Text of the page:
Thus, if the mechanism was at equilibrium at 1.00 bar then it is no much longer at equilibrium at 2.00 bar and the spontaneous direction is to adjust the ice right into water, so as to lower the in its entirety soimg.orgical potential.

Notice that as the pressure transforms, the liquid's soimg.orgical potential changes. This implies that the liquid's vapour push will certainly readjust when exterior press is applied. For instance, if a closed device containing a liquid and vapour at equilibrium is pressurized by including an inert gas, then the additional push exerted on the liquid will readjust it's soimg.orgical potential, as we calculated over yet the gas (assuming ideal) press will certainly not change. Hence, a mechanism that was previously at equilibrium will certainly no much longer be and the vapour push will rise. This goes against assumptions made in first year that the vapour pressure depfinished only on the temperature of the liquid.

Following the phase boundaries


The entire mechanism at equilibrium must have actually unicreate soimg.orgical potential throughout. Otherwise, tbelow would be a flow of pwrite-ups from area of high potential to low potential until equilibrium is reached. Therefore, if two phases are in equilibrium as depicted here, along the phase change line, then both phases have actually the same soimg.orgical potential. If a press is used, which shifts the system out of equilibrium then the temperature will certainly readjust (as a result of some pwrite-ups moving from one phase to the other) until equilibrium is re-establimelted.

The slope of the phase boundary is dp/dT. We can readjust equation 4.39 by substituting soimg.orgical potential for molar Gibbs power (along with molar other parameter too) to get

Vm,a dp – Sm,adT = Vm,b dp – Sm,bdT

(Vm,a – Vm,b) dp = (Sm,a– Sm,b)dT

, this is the Clapeyron equation


The Clapeyron equation is a specific equation describing the slope of any phase readjust boundary.

Solid-liquid boundary

If the 2 phases in question are the solid phase and the liquid phase then the transition in question will certainly be fusion. We deserve to rewrite our Clapeyron equation particular to this equilibrium. in this situation, the molar entropy of fusion is the same as the molar enthalpy separated by the change temperature.

given that the enthalpy of melting is positive, we check out that the slope of this transition will certainly depend on the relative molar volumes of the solid and also liquid If the molar volume of the solid is less than that of the liquid then the slope of the line will certainly be positive. This is the many prevalent situation. If the molar volume of the solid is greater than the molar volume of the liquid, as in water, then the slope of this phase boundary will be negative.If we wish to determine a macroscopic adjust, we must integrate:
This is the equation of a straight line via a very steep slope.

Liquid-vapour boundary

If the 2 phases in question are the liquid phase and also the vapour phase then the shift in question will certainly bevaporization. We deserve to recreate our Clapeyron equation specific to this equilibrium. As in the solid/liquid equilibrium, the molar entropy of vaporization is the very same as the molar enthalpy split by the change temperature.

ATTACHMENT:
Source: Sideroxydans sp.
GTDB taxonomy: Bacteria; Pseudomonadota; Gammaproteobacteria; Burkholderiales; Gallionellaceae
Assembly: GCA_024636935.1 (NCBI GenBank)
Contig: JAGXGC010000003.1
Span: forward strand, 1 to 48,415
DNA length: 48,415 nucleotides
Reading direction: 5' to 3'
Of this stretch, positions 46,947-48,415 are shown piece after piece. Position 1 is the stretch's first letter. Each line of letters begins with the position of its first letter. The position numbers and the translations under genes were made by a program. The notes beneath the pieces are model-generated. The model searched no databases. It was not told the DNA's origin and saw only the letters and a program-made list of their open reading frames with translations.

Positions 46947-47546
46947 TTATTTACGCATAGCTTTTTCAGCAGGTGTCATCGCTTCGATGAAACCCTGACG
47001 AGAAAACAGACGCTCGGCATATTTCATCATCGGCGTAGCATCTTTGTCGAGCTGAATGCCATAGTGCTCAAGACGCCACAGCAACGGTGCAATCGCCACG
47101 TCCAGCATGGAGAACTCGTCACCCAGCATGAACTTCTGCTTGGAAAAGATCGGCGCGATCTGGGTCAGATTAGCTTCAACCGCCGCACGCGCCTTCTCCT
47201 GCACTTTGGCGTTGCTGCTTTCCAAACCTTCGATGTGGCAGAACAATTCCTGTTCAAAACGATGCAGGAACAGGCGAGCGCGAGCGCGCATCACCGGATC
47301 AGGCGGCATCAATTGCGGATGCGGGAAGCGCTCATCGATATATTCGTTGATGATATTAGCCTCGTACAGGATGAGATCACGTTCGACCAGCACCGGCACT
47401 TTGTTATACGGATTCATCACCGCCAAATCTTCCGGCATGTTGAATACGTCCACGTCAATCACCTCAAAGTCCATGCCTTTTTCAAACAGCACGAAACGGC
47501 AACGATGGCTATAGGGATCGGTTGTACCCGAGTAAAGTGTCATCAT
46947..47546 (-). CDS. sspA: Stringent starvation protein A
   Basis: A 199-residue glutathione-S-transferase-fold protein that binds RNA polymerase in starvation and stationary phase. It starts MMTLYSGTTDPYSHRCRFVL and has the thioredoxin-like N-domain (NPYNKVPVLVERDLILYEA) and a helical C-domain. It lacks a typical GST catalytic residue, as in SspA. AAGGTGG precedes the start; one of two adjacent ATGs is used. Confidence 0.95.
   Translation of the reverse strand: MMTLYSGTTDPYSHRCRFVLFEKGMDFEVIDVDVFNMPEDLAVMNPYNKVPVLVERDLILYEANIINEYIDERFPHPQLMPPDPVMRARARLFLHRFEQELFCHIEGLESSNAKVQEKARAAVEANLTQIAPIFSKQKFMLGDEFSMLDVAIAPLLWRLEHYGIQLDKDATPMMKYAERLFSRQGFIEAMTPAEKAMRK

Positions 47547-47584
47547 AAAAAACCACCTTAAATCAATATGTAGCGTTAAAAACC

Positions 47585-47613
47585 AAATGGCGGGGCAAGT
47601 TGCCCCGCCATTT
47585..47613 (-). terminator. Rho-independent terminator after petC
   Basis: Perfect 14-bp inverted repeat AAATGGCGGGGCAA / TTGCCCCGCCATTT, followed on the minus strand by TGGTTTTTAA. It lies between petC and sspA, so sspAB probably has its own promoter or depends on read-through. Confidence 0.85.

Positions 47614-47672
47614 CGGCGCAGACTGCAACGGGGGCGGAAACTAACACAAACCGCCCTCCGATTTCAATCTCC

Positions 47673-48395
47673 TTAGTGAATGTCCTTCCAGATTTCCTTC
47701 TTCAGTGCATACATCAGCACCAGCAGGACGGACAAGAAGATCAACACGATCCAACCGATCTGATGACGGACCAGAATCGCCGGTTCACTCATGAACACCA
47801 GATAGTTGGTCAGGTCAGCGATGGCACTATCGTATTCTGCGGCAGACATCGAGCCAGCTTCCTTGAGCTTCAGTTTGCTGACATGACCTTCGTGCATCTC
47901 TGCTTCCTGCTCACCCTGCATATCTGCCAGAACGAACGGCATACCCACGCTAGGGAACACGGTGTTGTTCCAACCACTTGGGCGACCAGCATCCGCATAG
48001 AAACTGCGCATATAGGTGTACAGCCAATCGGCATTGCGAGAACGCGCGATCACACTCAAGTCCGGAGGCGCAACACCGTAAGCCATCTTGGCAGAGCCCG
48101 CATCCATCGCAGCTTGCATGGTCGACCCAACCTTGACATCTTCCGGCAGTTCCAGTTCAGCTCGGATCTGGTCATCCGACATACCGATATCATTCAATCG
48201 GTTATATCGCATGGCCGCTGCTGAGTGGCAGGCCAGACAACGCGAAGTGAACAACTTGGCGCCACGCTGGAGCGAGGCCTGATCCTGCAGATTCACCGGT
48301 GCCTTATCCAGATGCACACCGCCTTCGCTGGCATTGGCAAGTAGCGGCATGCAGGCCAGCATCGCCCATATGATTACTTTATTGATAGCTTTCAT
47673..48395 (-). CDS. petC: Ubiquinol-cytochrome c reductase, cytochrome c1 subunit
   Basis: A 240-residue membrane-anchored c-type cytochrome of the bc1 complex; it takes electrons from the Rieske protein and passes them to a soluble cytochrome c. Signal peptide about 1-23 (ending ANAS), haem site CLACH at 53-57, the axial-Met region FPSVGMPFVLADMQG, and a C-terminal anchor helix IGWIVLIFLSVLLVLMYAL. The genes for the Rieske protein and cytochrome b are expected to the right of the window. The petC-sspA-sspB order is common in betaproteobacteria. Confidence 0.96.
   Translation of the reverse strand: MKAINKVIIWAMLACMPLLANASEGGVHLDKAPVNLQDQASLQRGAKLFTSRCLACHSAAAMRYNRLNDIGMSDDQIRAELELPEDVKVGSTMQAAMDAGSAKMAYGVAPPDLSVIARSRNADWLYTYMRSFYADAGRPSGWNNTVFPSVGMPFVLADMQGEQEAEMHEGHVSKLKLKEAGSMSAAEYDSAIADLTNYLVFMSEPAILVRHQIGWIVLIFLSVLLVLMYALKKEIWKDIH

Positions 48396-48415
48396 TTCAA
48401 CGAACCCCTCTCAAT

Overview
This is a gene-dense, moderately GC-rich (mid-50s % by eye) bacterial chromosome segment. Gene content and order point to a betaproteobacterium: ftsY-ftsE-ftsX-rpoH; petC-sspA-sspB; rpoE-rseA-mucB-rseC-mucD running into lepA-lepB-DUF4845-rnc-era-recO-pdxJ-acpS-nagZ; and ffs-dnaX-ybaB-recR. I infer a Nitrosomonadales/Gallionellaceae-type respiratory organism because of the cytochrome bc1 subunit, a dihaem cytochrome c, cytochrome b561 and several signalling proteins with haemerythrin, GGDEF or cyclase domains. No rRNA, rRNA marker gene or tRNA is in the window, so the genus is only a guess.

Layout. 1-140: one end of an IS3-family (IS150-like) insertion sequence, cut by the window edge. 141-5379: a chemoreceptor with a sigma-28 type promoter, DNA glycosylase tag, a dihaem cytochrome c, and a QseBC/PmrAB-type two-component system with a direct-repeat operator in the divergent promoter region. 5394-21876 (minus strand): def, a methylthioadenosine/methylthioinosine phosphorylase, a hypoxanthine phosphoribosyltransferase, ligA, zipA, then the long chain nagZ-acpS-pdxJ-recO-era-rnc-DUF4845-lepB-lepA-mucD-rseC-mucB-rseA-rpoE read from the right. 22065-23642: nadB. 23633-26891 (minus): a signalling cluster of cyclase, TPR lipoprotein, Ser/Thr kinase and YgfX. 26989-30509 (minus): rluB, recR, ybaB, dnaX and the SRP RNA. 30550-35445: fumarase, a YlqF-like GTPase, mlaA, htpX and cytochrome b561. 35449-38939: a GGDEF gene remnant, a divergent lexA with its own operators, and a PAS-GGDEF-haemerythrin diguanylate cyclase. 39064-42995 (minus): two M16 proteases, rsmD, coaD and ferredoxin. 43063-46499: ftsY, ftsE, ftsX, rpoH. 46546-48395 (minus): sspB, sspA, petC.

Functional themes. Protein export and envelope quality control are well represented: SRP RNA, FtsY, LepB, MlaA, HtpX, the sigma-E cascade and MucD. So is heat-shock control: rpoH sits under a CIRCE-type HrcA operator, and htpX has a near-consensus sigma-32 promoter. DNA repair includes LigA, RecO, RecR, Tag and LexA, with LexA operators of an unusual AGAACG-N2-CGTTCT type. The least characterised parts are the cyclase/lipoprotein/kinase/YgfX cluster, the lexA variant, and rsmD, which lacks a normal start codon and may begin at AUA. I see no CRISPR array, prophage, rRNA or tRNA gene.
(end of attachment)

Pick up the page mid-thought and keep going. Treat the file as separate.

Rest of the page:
This time, we have a instance wright here the molar volume of the liquid phase is incredibly small compared to the molar volume of the gas. So, we will assume that the readjust in volume is simply the molar volume of the gas If the gas behaves ideally, then Vm = RT/p. to give us
Example: What is the slope of the solid/liquid curve at the normal melting allude for water? ΔfusH0 = 6010 J/mol.

Use equation 5.8. Because this we're sitting on the equilibrium line, tbelow is no change in interior power so ΔU 0 = 0, for this reason, ΔfusS0 = ΔfusH0/T

Note the incredibly large value for the slope (incredibly steep) and it's negative since the adjust in volume as water goes from solid to liquid is negative.

Order of phase transitions

First-order phase transitions

Consider two phases , α and also β, in equilibrium. Most phase transitions involve alters in enthalpy and in volume. These alters number right into the differences in the slope of the soimg.orgical potential curve on either side of the transition suggest.

In words, the distinction in the slope of soimg.orgical potential versus push is simply the distinction in the molar volumes of the 2 phases.

The difference in the slopes of the soimg.orgical potential versus temperature is the difference in entropy or the difference in enthalpy over temperature for the change in question. The slope is different on either side of the transition allude. It is disconstant at the shift.

This is a first-order phase shift. Remember that at the change suggest, we are changing the enthalpy of the system yet not its temperature. Thus, the warmth capacity Cp at the shift point is unlimited. In other words, as we warmth the device that is at the shift point, no temperature readjust happens bereason all the warm is going into the phase shift.


Fig.4.16 (from Atkins) The alters in thermodynamic properties accompanying (a) first-order and (b) second-order phase transitions.
Second-order Phase transitions

In a second-order phase transition, the initially derivative of the slope of m is not disconstant yet it's second derivative is. In other words, tright here is an inflection suggest at the phase transition. This type of transitions occurs between conducting and superconducting phases of metals at low temperatures.

l transitions

These transitions are not initially order yet their warmth capacity goes to infinity at the transition point. We experienced such a shift between the 2 various liquid phases of helium at very low temperature. These transitions tfinish to incorporate order/disorder transitions, paramagnet/ferromagnetic transitions and the fluid/superliquid change of He.

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Fig.4.17(Atkins) The λ-curve for helium, wbelow the warmth capacity rises to infinity. The shape of this curve is the beginning of the name λ-change.

Last updated:21-Oct-2014